The specific frequency bands available for the use of radio controlled models are shown below, with the maximum effective radiated power output of the transmitter measured in milliwatts
|Frequency (MHz)||Bandwidth (kHz)||e.r.p. (mW)||Use|
|26.96 to 27.28||10 or 20||100||General model control|
|34.945 to35.305||10||100||Air model control|
|40.66 to 41.00||10||100||Surface model control|
|49.82 to 49.98||10||General model control (SRD)|
|433.05 to 434.79||25||1||Data telemetry (SRD)|
|434.04 to 434.79||25||10||Data telemetry (SRD)|
|458.50 to 459.50||25||100||General model control|
|868.0 to 873.0||100 preferred||25||General model control (SRD)|
|2.4 GHz||Wideband||100/10*||General model control|
|5.8 GHz||Wideband||25||Airborne video|
* NOTE: 100mW e.i.r.p and 100mW/100kHz e.i.r.p. density when frequency hopping modulation is used. 10mW/MHz e.i.r.p. density when other types of modulation are used.
This and other information concerning modelling use of radio frequencies can be found in the Ofcom document OfW 311. You can view the latest copy on www.ofcom.org.uk (use the search box).
(a) Identification is by coloured ribbon attached to transmitter aerial in the colours as listed when using 20 kHz spacing and a white flag with channel number in black when using 10 kHz spacing..
(b) The channel spacing on this band is 10 kHz and all modern sets, with the CE mark, should meet this specification. However, many older specification sets are still in use and these have a minimum channel spacing of 20 kHz. This situation will remain for a number of years so if you are operating narrow band 27 MHz then be aware of the danger.
(c) You must not use an old 20 kHz split crystal in a new set. Even if you wish to transmit on the same frequency, a new narrow band crystal will be required in a narrow band set.
(d) The 27 MHz band is legally shared by other users, in particular, model cars, model boats, citizens band operators and an increasing number of radio controlled toys. It therefore cannot be recommended for use by airborne models. In fact many clubs have already found it necessary to ban it completely.
(e) If you really must use it take great care particularly near urban areas and remember when you fly a model aircraft you are personally responsible for the safety of the flight. So think very carefully before proceeding because of the many sources of potential interference..
|Channel||Frequency||Old Colour||Channel||Frequency||Old Colour|
|16||27.115||32||27.275||White or Purple|
(a) The 35 MHz band is SOLELY for model aircraft and under no circumstances must it be used for any other purpose, such as the control of surface vehicles. Transmitters must not be airborne.
(b) Identification is by orange flag with black or white channel numerals.
|34.950 channel 55||35.070 channel 67||35.190 channel 79|
|34.960 channel 56||35.080 channel 68||35.200 channel 80|
|34.970 channel 57||35.090 channel 69||35.210 channel 81|
|34.980 channel 58||35.100 channel 70||35.220 channel 82|
|34.990 channel 59||35.110 channel 71||35.230 channel 83|
|35.000 channel 60||35.120 channel 72||35.240 channel 84|
|35.010 channel 61||35.130 channel 73||35.250 channel 85|
|35.020 channel 62||35.140 channel 74||35.260 channel 86|
|35.030 channel 63||35.150 channel 75||35.270 channel 87|
|35.040 channel 64||35.160 channel 76||35.280 channel 88|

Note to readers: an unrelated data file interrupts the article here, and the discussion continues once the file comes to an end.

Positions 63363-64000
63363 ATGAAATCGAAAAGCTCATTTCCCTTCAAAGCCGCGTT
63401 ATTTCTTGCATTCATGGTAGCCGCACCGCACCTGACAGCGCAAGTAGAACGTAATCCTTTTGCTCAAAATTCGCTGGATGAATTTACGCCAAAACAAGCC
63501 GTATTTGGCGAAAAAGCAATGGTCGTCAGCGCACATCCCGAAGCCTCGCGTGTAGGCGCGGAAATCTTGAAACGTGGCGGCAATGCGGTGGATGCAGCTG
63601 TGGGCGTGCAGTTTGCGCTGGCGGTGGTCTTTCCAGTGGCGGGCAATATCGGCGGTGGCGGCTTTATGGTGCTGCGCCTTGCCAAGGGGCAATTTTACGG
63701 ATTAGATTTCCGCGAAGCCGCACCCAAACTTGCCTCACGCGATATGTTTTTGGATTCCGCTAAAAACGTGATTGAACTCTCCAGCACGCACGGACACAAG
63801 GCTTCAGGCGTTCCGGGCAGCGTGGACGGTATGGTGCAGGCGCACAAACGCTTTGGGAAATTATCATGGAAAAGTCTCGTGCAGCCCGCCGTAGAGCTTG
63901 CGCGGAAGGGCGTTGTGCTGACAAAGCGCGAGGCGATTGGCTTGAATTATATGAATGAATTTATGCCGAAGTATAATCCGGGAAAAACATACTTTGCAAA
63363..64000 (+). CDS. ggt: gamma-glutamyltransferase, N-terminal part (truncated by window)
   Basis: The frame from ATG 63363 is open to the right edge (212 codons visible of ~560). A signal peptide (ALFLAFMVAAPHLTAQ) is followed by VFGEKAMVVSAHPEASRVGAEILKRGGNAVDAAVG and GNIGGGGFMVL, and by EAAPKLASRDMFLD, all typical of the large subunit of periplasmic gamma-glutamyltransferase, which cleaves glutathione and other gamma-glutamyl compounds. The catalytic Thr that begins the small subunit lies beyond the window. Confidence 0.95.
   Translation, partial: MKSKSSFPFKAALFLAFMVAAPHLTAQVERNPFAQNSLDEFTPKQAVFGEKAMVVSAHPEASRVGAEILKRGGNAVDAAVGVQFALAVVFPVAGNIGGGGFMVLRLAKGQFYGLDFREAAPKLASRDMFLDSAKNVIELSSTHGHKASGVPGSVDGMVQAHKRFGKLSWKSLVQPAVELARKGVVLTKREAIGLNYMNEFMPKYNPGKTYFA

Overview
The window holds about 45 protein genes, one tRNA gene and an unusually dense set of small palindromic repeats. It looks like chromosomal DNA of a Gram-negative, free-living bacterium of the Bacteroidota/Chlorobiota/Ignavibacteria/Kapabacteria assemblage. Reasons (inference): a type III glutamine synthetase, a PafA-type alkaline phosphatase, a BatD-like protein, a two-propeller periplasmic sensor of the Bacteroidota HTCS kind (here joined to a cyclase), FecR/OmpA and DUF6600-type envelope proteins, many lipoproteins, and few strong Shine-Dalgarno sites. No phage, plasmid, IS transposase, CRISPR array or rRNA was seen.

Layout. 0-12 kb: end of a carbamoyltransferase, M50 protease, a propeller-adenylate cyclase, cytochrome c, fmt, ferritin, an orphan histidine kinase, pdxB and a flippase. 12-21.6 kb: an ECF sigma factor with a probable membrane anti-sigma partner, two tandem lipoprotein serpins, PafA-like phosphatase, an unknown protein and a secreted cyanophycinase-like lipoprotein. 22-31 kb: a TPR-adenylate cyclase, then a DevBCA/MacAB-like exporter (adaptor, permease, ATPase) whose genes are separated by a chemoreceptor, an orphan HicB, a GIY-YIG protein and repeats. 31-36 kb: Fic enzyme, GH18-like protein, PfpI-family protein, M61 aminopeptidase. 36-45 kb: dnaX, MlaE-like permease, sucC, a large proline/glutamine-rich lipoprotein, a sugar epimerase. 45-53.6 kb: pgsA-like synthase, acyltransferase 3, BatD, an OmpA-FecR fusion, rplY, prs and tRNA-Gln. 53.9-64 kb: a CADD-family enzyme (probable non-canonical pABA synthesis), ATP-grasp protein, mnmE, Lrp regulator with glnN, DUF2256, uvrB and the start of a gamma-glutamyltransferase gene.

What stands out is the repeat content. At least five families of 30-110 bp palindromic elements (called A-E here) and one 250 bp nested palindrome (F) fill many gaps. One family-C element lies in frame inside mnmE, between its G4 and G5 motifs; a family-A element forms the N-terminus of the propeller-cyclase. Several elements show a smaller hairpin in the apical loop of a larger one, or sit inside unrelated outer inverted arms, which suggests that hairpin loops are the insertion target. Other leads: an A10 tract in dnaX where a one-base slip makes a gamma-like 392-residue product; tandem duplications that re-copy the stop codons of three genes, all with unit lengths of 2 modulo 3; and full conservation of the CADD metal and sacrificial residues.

|35.050 channel 65||35.170 channel 77||35.290 channel 89|
|35.060 channel 66||35.180 channel 78||35.300 channel 90|
(c) To Identify the Channel Number of an Untagged Crystal,
(1) If the crystal is marked 34.xxx you subtract 40 from the first two numbers after the decimal point of the frequency marking, (i.e. 34.960, subtract 40 from 96 giving channel 56)
(2) If the crystal is marked 35.xxx you add 60 to the first two numbers after the decimal point of the frequency marking, (i.e. 35.260, add 60 to 26 giving channel 86).
(a) This is for surface vehicles only and band identification is usually by green flag with white channel numeral. The band will use the last three numerals of the actual transmitted frequency as the channel identification, for instance,
40.665 MHz will be channel 665
40.825 MHz will be channel 825
(b) This band is SOLELY for surface vehicle use and under no circumstances must it be used for the control of model aircraft
These are data telemetry bands for short range devices (SRD) and may be used to transmit data back to the transmitter. However they are not exclusive to model controllers and are shared with other users who are permitted to radiate relatively higher powers, so you must take care when selecting a channel for use in a particular locality. All equipment used must be type approved (ETSI 300 200-1) and therefore show the CE mark.
Identification will be by channel numeral.
|458.525 channel 1||458.850 channel 14||459.175 channel 27|
|458.550 channel 2||458.875 channel 15||459.200 channel 28|
|458.575 channel 3||458.900 channel 16||459.225 channel 29|
|458.600 channel 4||458.925 channel 17||459.250 channel 30|
|458.625 channel 5||458.950 channel 18||459.275 channel 31|
|458.650 channel 6||458.975 channel 19||459.300 channel 32|
|458.675 channel 7||459.000 channel 20||459.325 channel 33|
|458.700 channel 8||459.025 channel 21||459.350 channel 34|
|458.725 channel 9||459.050 channel 22||459.375 channel 35|
|458.750 channel 10||459.075 channel 23||459.400 channel 36|
|458.775 channel 11||459.100 channel 24||459.425 channel 37|
|458.800 channel 12||459.125 channel 25||459.450 channel 38|
|458.825 channel 13||459.150 channel 26||459.475 channel 39|
The 459 MHz is shared with various industrial telemetry and telecommand devices between 458.5 and 458.95 and to specialised telemetry beween 458.95 and 459.1, so users of these channels should be aware of the possibility of interference being present. The use of frequencies above 459.100 MHz (channel 24) is recommended. Transmitters may not be airborne.
This is a Short Range Device (SRD) band and is license free provided the e.r.p. does not exceed 25 mW and the transmission uses Adaptive Frequency Agility (AFA – frequency hopping) and in the EU is Listen Before Talk (LBT). The frequency spread is 868.0 MHz to 873.0 MHz but there are some specific users in the upper part of the band, particularly above 870.0 MHz. 500 mW e.r.p. is permitted from 869.4 to 869.65 MHz, but must be AFA and LBT.
This is a worldwide Industrial/Scientific/Medical (ISM) band, similar in scope to the 27 MHz band.
There are two currently available types of equipment. One uses spread spectrum technology and does not operate on a fixed frequency. There are 80 channels available and each set uses two channels during operation. They automatically set themselves to a pair of unused frequencies when switched on. Operation is constantly self monitored and the set will move to an unused frequency if any interference is detected.
The other technology in use is frequency hopping which operates in a similar manner to mobile ‘phones.